Holy crap...

I just realized that if I do have myasthenia gravis, it might explain a lot of things.  Including…

When I was 19, I started having this problem where I’d get really weak sometimes I’d fall, lots of other things.  But the thing I’m remembering that I never connected to it at all.  Was that my speech would get so slurred that it was impossible for even close friends to understand it.  One of my friends said it was like I got “instant cerebral palsy” or something, from the way I sounded.  It was very severe.

And now that I don’t speak at all (for reasons unrelated to MG), I don’t notice whether my speech is going to be slurred or not.  So I totally forgot that was a symptom.  But for a couple years when I was still speaking part-time, I’d sometimes end up with speech so incomprehensible that friends would tell me to use my keyboard even when I could technically talk, because the keyboard voice was more understandable than my voice.  (Which given that it was old-school DECTalk, is saying something.)

I wish I remembered to tell my neurologist this stuff.  There’s other stuff I know I told my case manager to put on the list to tell him, that didn’t make it onto the list.  Like the right-sided drooling.  And the way my head tilts to one side.  And other stuff.


Steady Hands 

Symptoms of complicated migraine may include

  • Severe, throbbing pain, often on one side of your head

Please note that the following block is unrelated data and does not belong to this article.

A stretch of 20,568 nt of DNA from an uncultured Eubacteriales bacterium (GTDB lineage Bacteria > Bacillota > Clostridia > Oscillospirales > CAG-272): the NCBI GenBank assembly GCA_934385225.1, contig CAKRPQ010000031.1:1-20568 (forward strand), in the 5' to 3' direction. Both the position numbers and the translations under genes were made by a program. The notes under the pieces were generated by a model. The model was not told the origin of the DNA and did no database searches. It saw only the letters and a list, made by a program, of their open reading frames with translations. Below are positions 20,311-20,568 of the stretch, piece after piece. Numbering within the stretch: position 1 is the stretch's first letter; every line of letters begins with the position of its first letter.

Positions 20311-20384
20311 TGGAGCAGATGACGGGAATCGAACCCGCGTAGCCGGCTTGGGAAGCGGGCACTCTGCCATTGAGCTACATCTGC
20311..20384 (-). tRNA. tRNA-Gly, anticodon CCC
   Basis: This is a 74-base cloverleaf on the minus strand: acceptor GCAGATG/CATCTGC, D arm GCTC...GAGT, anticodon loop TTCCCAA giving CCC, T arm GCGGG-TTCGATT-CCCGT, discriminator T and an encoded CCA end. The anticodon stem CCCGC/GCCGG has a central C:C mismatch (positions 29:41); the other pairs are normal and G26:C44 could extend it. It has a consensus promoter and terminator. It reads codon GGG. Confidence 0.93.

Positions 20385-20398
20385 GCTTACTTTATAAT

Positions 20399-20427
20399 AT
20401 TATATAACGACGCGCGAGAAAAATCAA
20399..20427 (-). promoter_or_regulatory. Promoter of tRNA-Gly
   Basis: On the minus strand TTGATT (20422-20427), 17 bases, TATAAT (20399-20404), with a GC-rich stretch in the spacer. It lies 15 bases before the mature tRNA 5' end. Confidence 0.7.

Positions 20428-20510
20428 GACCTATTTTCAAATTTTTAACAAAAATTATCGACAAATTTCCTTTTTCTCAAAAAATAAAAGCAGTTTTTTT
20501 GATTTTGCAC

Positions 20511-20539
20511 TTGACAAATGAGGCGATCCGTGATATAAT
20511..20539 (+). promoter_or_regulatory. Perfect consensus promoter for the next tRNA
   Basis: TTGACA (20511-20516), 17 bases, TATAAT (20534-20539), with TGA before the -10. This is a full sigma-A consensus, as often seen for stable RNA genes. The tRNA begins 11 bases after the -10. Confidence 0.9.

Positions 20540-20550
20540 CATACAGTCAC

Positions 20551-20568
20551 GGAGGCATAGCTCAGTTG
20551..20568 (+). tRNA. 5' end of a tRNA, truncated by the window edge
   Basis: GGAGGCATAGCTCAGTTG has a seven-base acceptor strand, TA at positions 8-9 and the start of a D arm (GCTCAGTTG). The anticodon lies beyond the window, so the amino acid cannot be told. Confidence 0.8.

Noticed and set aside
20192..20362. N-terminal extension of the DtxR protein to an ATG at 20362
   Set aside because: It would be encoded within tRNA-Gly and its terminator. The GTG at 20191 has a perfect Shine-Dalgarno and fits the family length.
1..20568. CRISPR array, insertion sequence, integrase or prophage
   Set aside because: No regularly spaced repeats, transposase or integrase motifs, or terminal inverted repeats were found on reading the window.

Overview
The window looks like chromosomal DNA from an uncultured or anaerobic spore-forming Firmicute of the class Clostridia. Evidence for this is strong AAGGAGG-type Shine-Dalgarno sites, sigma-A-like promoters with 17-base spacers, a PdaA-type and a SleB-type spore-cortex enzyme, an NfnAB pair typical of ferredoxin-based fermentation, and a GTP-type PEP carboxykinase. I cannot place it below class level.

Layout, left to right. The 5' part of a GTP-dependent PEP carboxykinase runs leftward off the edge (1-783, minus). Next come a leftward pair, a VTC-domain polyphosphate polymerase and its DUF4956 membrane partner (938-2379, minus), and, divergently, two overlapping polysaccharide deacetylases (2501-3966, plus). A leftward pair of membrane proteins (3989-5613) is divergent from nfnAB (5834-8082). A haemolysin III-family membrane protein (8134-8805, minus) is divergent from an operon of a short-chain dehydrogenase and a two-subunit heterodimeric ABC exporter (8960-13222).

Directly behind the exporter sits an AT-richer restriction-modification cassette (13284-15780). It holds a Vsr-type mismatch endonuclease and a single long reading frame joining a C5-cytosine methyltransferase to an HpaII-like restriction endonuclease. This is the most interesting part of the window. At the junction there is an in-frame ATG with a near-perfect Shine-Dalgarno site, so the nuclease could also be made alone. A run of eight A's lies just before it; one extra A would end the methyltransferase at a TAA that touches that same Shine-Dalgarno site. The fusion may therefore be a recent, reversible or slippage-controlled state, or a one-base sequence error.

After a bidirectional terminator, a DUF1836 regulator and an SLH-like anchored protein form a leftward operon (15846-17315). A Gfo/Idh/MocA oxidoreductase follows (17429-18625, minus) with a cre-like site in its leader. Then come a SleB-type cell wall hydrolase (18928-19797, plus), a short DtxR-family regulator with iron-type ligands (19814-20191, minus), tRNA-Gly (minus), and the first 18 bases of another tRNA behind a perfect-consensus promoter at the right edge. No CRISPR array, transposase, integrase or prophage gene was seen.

• A pins-and-needles feeling, often moving from your hand up your arm
  • Numbness on one side of your body, which can include your arm, leg, and/or one side of your face
  • Weakness or paralysis on one side of your body
  • Loss of balance and coordination
  • Visual aura, such as seeing zigzag lines,double vision, or blind spots
  • Language difficulties, such as mixing words or trouble remembering a word
  • Slurred speech
  • Dizziness or vertigo
  • Nausea and vomiting
  • Extreme sensitivity to light, sound, and smell
  • Confusion
  • Hallucinations 
  • Decreased consciousness or coma

Phases of migraine

  • Prodromal phase before the migraine
  • Aura phase
  • Attack phase
  • Postdromal phase after the migraine

You can find more information here.

You can also find additional information on my blog 

felinejaye asked:

I read (and agree) with a lot of opinions that say phonetically writing accents is a bad idea but it makes me uneasy about how I write certain characters. What's your opinion on phonetically writing the dialogue of a character who slurs their words?

I believe that slurred speech can be written in a way that doesn’t make it impossible for people to read. Visually portraying slurred speech (say for instance with a character who’s drunk) would look something like:

“H-h-heeeeeeeey, buddy! What are youuuu d-doing,” he slurred obnoxiously before fumbling forward.

Which is fine. It’s not entirely hard to read as it would be to erase certain letters and fuck up the words being said entirely. 

Another way to get around butchering up standard word spelling to display slurred words is to use dialogue indicators, which can allow the writer to completely omit using phonetic nonstandard spelling. 

Take into consideration that some readers are dyslexic and fucking up these words will be even harder for them to get around. If I literally have to read the words aloud and throw what I know of the English language out the window to make sense of what’s being written, I don’t want to read it.